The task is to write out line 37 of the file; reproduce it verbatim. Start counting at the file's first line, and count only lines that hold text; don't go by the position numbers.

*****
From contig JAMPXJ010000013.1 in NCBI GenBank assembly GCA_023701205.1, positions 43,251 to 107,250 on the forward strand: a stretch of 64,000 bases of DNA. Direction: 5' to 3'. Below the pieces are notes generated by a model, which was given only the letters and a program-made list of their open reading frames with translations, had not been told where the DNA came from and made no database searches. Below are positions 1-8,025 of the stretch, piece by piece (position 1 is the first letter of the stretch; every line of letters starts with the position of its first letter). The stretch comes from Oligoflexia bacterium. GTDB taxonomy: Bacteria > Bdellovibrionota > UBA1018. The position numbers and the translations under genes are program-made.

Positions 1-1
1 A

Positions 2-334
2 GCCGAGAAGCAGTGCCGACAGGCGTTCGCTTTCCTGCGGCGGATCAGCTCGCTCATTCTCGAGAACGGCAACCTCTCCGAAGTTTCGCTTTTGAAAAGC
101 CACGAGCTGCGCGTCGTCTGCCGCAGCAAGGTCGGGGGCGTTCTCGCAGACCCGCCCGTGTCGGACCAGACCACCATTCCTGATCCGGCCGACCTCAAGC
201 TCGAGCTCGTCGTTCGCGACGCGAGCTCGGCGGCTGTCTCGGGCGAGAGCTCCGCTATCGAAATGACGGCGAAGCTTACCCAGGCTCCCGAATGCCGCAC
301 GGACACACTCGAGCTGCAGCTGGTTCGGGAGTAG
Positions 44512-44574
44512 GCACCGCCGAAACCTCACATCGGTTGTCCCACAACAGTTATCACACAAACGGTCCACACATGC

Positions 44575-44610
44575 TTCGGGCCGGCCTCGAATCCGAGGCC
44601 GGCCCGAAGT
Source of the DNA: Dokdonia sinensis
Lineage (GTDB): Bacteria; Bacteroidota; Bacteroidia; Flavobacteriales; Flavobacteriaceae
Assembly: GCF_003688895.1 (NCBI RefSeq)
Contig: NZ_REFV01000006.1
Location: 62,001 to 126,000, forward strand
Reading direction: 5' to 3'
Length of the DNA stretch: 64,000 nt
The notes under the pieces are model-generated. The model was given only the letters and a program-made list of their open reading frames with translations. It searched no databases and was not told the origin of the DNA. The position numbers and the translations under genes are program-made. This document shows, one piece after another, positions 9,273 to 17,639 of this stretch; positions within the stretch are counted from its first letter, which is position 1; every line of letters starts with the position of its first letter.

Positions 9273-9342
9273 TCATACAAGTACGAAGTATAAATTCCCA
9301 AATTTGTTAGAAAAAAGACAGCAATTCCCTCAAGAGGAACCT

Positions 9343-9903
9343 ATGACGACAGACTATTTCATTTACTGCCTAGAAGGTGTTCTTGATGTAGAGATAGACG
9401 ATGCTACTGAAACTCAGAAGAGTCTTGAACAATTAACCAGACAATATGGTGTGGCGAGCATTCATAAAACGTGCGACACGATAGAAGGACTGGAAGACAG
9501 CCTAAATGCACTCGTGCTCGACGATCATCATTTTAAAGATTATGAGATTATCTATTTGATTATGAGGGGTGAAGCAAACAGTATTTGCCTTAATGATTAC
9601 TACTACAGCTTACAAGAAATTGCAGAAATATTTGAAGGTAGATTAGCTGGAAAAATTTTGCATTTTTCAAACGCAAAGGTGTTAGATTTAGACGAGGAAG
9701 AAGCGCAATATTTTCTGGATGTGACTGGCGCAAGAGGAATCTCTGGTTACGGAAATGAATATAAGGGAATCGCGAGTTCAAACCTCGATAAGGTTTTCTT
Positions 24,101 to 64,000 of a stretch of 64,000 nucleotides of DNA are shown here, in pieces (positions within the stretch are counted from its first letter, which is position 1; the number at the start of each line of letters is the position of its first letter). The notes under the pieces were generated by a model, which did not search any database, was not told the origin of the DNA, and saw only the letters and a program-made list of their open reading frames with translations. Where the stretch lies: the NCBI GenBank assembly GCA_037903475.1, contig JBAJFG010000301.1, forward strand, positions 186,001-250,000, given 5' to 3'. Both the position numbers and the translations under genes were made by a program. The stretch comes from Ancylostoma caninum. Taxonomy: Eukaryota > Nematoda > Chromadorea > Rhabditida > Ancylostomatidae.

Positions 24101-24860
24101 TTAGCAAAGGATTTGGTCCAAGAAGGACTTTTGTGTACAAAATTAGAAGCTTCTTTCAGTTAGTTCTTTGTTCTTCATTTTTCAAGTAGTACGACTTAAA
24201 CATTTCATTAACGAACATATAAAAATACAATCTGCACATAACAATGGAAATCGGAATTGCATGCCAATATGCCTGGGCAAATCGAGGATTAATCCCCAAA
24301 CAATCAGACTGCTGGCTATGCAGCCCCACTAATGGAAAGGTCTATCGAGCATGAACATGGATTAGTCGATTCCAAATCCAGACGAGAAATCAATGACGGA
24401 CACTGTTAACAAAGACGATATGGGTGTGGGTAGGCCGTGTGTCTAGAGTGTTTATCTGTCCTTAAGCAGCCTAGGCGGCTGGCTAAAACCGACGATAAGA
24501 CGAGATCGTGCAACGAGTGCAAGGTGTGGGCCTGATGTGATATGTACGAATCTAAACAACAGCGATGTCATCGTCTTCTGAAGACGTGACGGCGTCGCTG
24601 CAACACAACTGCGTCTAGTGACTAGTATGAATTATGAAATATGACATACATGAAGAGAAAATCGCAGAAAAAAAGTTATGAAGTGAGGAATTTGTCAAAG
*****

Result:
24501 CGAGATCGTGCAACGAGTGCAAGGTGTGGGCCTGATGTGATATGTACGAATCTAAACAACAGCGATGTCATCGTCTTCTGAAGACGTGACGGCGTCGCTG